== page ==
- Choosing between new, reconditioned and used but non-reconditioned
If you’re looking to save some money, you can always try buying used food grade IBCs. However, you need to keep a few things in mind before you start sending your products off in used IBCs. First off, there’s a difference between used reconditioned containers and non-reconditioned containers. Reconditioned containers have been inspected and treated by a professional and you don’t have to worry about using dirty or contaminated food grade containers that aren’t safe for human consumption.
When shipping food and beverage products, it’s best to buy used reconditioned containers to ensure that these items are still considered food safe. If you buy non-reconditioned containers, there’s a chance they may contaminate your food products, especially if these containers were previously used to ship or store industrial chemicals and other hazardous products.
Used reconditioned containers tend to be a bit more expensive than non-reconditioned containers. If you don’t need to ship or store food products, you may not need to buy reconditioned IBCs, but make sure they do not have any leaks or holes in them before putting them into your supply chain.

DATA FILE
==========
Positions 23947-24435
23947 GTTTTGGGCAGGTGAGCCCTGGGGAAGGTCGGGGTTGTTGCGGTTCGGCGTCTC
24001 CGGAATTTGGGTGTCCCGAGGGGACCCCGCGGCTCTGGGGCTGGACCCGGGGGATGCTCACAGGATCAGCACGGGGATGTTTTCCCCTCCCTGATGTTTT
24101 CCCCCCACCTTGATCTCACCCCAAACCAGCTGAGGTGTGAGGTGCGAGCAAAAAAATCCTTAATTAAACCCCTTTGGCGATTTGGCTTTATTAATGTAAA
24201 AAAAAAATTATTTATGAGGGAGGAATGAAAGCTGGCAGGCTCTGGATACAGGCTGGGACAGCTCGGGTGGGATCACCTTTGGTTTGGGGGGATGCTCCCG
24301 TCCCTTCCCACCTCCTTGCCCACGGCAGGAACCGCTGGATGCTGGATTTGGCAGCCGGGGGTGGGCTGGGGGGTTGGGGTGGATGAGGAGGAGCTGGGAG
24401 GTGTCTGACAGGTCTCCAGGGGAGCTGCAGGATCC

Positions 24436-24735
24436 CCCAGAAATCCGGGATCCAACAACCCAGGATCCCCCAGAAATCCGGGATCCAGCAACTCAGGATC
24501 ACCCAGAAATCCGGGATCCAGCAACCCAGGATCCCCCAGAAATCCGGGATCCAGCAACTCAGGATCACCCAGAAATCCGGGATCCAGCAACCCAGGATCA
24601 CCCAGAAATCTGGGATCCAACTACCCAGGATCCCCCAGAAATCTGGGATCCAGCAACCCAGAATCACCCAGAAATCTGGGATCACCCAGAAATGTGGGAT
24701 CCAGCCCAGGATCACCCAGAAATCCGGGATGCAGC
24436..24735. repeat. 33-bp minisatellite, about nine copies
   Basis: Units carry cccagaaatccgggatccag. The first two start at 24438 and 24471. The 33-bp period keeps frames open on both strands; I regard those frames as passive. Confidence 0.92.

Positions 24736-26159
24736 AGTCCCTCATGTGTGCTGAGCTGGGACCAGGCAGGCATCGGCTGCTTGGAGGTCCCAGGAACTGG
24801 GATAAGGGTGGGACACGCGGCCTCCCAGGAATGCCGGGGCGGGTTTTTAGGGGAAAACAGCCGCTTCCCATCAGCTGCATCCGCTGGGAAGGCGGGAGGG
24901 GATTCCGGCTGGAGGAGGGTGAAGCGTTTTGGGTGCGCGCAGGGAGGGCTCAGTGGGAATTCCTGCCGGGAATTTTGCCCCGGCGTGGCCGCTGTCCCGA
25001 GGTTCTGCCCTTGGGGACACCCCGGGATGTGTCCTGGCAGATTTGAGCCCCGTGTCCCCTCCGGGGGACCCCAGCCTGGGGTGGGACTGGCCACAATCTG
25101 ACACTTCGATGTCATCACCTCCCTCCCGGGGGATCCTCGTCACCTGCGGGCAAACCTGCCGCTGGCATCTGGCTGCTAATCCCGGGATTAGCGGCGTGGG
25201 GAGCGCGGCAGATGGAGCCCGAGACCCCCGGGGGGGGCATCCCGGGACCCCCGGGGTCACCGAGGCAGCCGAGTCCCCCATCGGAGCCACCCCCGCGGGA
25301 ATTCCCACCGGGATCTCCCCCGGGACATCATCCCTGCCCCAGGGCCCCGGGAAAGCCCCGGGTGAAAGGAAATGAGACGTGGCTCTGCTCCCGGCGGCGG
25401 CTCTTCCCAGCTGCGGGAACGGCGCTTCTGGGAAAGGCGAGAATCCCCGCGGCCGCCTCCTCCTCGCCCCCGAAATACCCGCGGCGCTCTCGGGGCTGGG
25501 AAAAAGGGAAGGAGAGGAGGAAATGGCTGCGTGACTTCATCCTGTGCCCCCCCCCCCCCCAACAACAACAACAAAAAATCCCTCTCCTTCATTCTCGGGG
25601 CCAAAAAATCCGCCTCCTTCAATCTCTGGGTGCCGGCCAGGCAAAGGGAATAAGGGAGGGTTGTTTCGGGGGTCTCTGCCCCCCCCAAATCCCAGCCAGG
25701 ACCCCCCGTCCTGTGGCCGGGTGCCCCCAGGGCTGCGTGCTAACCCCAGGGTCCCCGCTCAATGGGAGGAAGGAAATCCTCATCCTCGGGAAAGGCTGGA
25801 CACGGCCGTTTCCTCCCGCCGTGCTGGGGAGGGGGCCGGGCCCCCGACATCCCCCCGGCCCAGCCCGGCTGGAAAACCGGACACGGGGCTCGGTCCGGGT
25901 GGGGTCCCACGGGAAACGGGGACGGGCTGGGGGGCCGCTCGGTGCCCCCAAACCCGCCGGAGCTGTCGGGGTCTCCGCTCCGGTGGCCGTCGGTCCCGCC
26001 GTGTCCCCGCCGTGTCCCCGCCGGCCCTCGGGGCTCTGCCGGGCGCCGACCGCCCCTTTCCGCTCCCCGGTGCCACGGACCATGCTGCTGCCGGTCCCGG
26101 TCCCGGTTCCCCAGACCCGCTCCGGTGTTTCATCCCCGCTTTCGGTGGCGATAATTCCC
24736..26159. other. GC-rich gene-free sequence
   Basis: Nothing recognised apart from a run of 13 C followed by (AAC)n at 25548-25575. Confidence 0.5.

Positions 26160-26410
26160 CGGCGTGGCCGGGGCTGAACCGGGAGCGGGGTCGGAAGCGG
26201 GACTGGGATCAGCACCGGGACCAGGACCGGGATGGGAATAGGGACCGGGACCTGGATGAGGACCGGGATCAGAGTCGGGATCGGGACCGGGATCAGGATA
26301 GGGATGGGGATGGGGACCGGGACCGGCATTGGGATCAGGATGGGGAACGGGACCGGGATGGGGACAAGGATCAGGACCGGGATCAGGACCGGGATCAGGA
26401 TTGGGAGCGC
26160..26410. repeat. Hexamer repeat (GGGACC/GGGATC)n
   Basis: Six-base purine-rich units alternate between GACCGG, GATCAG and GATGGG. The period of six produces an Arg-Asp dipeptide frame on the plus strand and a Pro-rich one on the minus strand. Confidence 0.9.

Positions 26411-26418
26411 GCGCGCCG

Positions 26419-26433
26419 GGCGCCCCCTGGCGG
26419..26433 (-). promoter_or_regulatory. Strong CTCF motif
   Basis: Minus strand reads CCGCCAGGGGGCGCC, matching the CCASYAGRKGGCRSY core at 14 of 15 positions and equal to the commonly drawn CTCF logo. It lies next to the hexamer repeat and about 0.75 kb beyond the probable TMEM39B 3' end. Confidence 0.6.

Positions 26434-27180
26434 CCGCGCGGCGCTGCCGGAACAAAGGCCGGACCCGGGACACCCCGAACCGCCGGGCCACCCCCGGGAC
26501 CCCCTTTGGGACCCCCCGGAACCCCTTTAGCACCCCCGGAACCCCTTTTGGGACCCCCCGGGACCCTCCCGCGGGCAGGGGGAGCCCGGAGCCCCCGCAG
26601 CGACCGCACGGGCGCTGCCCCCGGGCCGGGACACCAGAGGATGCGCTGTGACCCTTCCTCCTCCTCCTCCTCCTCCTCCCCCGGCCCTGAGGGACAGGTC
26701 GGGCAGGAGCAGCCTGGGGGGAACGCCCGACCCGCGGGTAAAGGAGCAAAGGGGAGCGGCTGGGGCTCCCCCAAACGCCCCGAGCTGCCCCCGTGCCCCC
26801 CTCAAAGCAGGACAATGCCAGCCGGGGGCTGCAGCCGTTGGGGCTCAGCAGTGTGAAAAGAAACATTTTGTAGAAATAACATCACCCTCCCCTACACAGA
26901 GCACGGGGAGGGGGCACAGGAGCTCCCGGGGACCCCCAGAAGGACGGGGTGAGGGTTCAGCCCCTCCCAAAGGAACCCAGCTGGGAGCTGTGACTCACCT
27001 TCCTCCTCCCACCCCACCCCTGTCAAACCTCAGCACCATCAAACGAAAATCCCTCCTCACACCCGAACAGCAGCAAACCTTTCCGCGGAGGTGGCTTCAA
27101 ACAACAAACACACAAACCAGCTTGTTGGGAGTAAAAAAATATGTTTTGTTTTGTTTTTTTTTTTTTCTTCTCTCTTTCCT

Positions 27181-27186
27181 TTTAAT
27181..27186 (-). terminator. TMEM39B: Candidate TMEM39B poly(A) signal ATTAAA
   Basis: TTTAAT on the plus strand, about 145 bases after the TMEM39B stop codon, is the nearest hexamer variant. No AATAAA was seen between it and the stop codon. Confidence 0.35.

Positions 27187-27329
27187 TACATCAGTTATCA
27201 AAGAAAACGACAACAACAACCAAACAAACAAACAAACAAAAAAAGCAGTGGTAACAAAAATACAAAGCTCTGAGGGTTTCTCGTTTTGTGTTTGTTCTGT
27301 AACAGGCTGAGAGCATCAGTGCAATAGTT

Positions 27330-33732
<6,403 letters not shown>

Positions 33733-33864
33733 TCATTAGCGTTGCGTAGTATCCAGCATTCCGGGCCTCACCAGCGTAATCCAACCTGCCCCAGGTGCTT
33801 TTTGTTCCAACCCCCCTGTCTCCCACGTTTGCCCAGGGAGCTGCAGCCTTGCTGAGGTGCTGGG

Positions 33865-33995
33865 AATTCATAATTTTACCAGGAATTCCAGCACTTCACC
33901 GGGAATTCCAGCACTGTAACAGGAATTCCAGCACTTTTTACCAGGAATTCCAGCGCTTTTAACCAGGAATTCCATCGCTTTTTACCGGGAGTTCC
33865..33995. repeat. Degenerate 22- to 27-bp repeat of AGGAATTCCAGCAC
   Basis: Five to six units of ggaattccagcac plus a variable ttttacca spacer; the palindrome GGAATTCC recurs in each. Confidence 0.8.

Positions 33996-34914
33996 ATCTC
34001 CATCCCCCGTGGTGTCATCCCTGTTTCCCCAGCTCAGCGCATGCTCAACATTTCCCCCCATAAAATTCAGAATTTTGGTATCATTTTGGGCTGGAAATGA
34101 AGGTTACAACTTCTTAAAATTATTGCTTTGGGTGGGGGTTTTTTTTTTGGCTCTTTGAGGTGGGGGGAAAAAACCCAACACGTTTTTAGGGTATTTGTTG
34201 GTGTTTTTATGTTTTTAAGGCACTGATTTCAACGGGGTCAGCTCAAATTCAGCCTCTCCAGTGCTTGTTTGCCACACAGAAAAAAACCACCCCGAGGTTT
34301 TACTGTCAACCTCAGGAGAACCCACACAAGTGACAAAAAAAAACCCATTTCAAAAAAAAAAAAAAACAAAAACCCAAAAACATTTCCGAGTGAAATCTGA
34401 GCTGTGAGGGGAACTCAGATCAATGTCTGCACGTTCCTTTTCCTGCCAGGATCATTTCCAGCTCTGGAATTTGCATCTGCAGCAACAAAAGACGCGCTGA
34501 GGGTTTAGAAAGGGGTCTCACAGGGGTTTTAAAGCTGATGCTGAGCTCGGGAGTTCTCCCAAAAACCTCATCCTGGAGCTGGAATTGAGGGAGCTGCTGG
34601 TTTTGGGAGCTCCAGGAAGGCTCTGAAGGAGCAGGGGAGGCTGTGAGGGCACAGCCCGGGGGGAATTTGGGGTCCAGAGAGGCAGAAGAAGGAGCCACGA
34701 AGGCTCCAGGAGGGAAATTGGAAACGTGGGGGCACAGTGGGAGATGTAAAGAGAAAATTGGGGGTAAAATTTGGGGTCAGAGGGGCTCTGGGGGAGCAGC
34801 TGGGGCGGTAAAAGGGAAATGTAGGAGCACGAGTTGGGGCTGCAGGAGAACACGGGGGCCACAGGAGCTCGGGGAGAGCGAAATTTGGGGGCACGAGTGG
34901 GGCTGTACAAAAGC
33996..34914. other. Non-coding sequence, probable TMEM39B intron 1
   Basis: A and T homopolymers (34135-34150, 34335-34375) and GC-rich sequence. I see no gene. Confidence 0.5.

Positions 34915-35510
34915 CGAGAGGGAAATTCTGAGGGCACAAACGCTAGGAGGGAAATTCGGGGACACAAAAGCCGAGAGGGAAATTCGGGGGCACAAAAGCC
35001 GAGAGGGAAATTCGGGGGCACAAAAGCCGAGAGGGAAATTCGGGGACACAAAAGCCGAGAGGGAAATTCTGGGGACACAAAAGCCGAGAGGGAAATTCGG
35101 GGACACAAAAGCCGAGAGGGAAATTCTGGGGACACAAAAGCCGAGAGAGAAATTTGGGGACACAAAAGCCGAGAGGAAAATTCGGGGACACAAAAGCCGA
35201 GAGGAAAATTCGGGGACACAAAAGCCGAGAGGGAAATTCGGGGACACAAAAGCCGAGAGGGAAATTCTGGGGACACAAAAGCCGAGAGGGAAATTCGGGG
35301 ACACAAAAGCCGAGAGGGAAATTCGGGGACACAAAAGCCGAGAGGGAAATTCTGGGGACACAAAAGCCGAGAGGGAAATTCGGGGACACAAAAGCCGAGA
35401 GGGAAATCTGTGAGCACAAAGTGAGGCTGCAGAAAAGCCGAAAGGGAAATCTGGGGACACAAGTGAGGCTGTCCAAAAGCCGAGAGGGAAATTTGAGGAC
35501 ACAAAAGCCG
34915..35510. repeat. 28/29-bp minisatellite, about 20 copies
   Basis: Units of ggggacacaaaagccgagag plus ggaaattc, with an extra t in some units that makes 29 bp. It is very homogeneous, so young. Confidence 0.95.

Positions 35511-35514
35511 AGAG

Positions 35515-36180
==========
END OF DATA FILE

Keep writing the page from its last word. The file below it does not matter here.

Benefits and Features
The benefits of IBCs are clear. Storing your products in these containers will help you transform your warehouse and storage space for the better.
- Easy transportation
The beauty of using IBC totes for shipping and storage is that each one comes attached to an existing pallet. These containers are made with rigid metal cages that insulate your products while keeping them attached to the pallet underneath. You don’t have to worry about losing track of your shipping gear or having to swap out your pallets over time.